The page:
Submission Preparation ChecklistAs part of the submission process, authors are required to check off their submission's compliance with all of the following items, and submissions may be returned to authors that do not adhere to these guidelines.
- I have read the Author Guidelines and the text is formatted accordingly.
- The submission has not been previously published, nor is it before another journal for consideration (or an explanation has been provided in the Cover Letter).
- The submission file is in doc(x) file format. If this is an initial submission please add also a PDF copy with numbered pages and numbered rows for reviewing purposes.
- Illustrations, figures, and tables are placed within the text at the appropriate points, rather than at the end.
- References have been formatted according to the Unified Style Sheet for Linguistic Journals. Where available, DOI has been provided.
- A covering letter has been prepared. This can be uploaded as a separate file or as Comments for the Editor.
Downloadable Guidelines in PDF
Submission: Covering letter - Online submission - Submitting a revised manuscript
Style of the manuscript: Use of language - Title - Names and affiliations - Abstract and keywords - Structure of the manuscript - Footnotes - Language examples - Abbreviations - Numbers and statistical results
Figures and tables: Figures - Tables - Figure and table captions
Citations in the text
References: Books - Journal articles - Book chapters -Internet publications - Manuscripts
Transliteration from Cyrillic
The Journal of Estonian and Finno-Ugric Linguistics (ESUKA – JEFUL) publishes original research papers on the linguistics of Estonian and other Finno-Ugric languages. The journal is open to contributions from anyone who may wish to submit. The journal does not charge APCs or submission charges. The only criterion for publication is the quality of the submission, which is decided on the basis of single-blind peer review: the names of reviewers are kept anonymous, but the author identity is visible for the reviewers. The manuscript should not be anonymised. Each submission will be guaranteed at least two expert reviews. The journal is available both in print and online while the online version is fully open access.
The manuscript should not exceed 60 000 characters in total (including references and appendices). Larger appendices (such as datasets, R code, multimedia, etc.) can be published as separate files in the online version of the journal or linked through an open science repository, e.g. DataDOI or Open Science Framework. In any case we strongly encourage the authors to publish the data and the code along with the paper.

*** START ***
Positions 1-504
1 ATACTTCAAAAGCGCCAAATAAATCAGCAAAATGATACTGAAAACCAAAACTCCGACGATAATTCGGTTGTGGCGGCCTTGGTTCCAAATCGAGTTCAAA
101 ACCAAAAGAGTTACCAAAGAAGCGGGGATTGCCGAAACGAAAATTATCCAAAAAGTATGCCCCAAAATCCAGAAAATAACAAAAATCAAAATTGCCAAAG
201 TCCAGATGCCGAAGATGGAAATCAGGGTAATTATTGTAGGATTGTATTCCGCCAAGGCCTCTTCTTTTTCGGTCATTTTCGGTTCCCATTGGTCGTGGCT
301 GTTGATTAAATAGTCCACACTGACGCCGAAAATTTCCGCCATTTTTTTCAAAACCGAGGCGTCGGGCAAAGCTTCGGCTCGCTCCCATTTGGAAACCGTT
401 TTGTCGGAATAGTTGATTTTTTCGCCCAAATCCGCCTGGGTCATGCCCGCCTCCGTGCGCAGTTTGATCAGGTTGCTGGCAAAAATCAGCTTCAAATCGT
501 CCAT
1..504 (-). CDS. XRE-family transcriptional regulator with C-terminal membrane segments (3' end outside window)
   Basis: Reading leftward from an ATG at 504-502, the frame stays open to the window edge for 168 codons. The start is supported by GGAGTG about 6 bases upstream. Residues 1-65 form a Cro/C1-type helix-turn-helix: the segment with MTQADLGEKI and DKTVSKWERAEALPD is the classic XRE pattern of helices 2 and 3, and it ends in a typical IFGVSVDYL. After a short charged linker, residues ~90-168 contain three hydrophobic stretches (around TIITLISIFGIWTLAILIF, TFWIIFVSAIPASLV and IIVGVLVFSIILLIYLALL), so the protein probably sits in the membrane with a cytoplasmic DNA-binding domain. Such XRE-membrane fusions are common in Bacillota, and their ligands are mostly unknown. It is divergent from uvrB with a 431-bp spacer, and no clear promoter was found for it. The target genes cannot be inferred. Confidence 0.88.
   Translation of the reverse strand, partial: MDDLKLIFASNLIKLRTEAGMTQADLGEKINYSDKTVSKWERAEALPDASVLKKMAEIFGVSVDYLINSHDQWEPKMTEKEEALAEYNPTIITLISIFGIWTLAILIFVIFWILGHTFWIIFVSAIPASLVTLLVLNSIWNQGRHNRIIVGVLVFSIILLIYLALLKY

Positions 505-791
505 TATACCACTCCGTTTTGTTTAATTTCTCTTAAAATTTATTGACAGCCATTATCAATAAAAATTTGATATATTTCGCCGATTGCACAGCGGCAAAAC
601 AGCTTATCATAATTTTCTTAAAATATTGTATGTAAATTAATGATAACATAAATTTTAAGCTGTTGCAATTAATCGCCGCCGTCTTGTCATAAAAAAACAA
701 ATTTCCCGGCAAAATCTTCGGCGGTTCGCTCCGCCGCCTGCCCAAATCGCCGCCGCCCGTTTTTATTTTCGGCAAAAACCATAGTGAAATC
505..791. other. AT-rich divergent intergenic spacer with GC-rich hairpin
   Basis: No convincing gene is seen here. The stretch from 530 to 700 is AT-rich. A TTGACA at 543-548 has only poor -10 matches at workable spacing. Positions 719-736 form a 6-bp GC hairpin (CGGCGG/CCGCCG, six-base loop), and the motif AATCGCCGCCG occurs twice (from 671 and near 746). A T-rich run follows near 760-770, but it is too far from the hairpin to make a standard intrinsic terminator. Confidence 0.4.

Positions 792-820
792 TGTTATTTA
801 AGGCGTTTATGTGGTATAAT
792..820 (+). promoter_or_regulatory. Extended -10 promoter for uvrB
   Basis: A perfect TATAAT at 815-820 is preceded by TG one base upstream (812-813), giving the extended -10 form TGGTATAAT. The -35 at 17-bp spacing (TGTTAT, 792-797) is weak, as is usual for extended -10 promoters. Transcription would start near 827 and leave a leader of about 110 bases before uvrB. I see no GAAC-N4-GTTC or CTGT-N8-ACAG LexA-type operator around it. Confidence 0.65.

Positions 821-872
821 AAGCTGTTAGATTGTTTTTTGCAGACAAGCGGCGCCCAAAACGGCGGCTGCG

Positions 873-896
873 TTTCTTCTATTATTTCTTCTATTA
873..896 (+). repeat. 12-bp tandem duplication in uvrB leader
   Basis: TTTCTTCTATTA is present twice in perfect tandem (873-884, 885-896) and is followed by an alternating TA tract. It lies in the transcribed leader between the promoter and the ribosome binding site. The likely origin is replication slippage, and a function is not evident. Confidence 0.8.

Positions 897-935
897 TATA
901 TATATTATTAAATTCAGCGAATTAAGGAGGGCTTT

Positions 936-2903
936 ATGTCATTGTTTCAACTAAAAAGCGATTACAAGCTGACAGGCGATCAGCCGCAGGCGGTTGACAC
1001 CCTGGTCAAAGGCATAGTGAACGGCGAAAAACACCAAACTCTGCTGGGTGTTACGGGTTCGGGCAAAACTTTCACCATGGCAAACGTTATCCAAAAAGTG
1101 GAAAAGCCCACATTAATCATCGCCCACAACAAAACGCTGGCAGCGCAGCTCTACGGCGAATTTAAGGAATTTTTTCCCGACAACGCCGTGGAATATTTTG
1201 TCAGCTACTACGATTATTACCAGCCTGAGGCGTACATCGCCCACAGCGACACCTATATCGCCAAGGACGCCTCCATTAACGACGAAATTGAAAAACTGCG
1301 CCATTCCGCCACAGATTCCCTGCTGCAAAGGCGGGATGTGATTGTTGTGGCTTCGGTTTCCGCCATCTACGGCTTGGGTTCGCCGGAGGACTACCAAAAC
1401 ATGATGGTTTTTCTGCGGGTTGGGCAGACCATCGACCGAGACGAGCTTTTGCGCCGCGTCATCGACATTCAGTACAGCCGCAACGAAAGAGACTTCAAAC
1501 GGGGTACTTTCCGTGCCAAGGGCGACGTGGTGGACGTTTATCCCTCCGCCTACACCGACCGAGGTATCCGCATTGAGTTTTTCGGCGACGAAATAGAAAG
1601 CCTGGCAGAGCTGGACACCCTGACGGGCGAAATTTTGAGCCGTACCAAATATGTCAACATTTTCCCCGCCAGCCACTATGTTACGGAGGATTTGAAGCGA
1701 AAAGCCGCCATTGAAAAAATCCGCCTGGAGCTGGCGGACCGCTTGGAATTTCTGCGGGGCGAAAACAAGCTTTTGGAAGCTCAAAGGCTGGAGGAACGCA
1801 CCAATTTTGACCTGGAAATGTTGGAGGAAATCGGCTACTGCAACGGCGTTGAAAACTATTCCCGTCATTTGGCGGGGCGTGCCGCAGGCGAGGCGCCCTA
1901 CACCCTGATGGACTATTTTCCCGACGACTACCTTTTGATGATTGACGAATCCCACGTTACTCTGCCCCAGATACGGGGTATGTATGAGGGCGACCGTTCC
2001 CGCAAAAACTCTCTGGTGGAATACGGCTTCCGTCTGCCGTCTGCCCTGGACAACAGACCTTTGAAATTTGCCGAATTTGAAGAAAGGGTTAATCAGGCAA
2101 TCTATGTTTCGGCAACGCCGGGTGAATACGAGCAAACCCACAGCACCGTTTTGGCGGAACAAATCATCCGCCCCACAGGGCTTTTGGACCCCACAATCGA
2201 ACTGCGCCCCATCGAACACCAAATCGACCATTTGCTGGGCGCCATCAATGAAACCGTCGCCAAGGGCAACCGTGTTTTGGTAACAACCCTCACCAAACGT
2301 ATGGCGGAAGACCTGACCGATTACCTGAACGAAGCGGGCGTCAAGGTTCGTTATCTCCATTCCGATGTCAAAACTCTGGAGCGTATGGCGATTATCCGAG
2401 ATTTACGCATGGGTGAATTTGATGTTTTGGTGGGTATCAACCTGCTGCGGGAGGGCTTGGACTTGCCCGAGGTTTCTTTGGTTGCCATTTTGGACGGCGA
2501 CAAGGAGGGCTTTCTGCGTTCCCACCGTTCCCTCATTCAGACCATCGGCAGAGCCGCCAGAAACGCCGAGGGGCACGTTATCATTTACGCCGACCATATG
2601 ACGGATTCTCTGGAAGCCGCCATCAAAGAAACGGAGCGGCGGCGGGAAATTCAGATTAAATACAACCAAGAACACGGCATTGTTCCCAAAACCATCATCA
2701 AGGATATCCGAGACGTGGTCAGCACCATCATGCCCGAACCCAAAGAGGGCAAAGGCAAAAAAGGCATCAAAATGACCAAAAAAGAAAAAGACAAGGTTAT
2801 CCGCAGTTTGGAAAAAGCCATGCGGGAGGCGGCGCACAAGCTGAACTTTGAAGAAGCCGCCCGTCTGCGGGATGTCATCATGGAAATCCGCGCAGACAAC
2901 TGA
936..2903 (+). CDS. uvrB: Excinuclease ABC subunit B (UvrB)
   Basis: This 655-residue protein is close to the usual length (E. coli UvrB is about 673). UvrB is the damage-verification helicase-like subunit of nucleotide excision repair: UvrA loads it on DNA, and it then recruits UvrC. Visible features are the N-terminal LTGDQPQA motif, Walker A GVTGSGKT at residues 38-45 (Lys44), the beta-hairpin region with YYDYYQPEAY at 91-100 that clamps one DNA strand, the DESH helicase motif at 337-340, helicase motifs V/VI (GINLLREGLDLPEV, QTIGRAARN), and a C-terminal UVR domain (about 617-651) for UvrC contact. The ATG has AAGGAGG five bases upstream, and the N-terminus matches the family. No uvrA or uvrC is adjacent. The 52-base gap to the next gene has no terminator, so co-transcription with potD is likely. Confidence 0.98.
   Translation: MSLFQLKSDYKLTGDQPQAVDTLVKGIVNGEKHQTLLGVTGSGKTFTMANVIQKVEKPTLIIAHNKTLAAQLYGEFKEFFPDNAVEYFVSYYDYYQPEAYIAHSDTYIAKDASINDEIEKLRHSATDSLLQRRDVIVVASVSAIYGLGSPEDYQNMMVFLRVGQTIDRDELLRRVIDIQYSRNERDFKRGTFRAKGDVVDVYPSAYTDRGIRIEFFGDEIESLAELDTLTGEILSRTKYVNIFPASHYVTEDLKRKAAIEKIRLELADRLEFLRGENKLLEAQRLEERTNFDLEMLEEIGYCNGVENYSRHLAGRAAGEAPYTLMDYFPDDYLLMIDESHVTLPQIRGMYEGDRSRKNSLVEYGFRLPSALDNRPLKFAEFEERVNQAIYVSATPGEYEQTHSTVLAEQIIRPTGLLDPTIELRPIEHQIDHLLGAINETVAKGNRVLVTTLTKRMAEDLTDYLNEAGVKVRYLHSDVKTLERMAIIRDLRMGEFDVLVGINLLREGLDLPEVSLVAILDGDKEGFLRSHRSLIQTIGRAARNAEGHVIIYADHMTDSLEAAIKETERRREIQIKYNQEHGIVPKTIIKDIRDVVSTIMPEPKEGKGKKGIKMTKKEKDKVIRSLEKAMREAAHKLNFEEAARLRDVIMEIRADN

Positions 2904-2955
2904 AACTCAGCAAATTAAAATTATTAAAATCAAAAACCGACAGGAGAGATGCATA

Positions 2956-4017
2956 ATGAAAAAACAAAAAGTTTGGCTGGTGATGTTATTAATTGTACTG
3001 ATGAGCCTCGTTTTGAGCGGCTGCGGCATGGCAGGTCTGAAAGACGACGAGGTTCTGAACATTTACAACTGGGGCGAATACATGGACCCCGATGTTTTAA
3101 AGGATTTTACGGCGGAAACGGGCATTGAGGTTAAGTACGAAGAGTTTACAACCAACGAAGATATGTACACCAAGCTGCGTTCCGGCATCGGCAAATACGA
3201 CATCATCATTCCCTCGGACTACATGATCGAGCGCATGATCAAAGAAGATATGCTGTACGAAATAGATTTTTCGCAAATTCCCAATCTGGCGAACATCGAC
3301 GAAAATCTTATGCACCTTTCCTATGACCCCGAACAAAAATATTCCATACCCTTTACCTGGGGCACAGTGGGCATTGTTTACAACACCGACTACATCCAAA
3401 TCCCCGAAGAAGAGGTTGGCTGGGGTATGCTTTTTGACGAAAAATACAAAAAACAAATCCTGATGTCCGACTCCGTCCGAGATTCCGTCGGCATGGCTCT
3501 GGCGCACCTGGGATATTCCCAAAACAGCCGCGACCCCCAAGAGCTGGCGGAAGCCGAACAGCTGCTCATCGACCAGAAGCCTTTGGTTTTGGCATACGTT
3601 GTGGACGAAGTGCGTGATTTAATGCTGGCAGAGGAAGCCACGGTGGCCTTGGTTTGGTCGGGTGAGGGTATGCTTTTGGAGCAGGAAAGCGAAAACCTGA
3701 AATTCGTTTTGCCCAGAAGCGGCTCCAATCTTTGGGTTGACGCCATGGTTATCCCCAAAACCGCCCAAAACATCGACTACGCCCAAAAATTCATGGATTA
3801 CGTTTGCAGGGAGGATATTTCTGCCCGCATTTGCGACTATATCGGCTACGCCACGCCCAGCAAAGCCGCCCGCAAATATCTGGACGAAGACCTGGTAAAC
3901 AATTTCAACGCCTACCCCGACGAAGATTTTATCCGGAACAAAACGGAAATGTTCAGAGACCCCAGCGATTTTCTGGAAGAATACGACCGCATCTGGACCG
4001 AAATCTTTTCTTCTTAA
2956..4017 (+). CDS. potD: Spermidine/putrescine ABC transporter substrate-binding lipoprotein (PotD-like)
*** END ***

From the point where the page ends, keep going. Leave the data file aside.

The submission includes a covering letter, the manuscript file(s) and additionally all figures, artwork etc. as separate files. Also supplementary files (datasets, code, multimedia) can be added to be published in the electronic version. All submissions are made through the online editorial system.
The manuscript should be submitted in electronic Word format, as a doc(x) file. In the initial submission for reviewing purposes we also ask to include a pdf copy with numbered pages and numbered lines. (Adding line numbers in Word: Go to menu Format > Document… > Layout tab > in the bottom of the dialogue window select Apply to: Whole document > Line numbers… tick “Add line numbering” and press OK in the Line numbering dialogue window, then press OK in the Document dialogue window.)
2.1. Covering letter
The covering letter addressing the editors can be submitted as a separate pdf file or an online text in the Comments for the Editor section. In the covering letter the author(s) should point out whether this is a regular submission or the submission should be considered for a special issue. In the case of a submission to a special issue please also mention the theme, title and/or the name(s) of the guest editor(s), as at times there may be more than one special issue in preparation.
The author(s) must confirm that they own all publication rights and that the paper has been neither previously published nor submitted for publication elsewhere at the same time. Any possible conflicts of interest should be declared.
The author(s) may provide a few names whom they wish to either include or exclude as possible reviewers.
2.2 Online submission
For a new submission, log in to the online editorial system and click on the New Submission button in the right hand side of the Submissions section. For your convenience please prefer using the English localisation of the user interface.
On the Start page of the new submission you are asked to select the section for your paper (typically Articles) and to go through the Submission Requirements checklist. Please make sure that you have prepared your submission as required. If you have not prepared the Covering Letter as a separate pdf file, you can write it in the Comments for the Editor box.
The second step is uploading the files. Each file must be uploaded separately, going through the three steps: Upload File, Review Details and Confirm. If you have multiple files (e.g. the doc and pdf version of the manuscript, cover letter, figures etc.), select Add Another File button on the Confirm tab. This can also be used to overwrite the previously uploaded file if accidentally a wrong version was uploaded. When all files are uploaded, click the Complete button in the bottom area of the dialogue window. Once more you can revise the uploaded files and if the upload is complete, press the Save and continue button to proceed.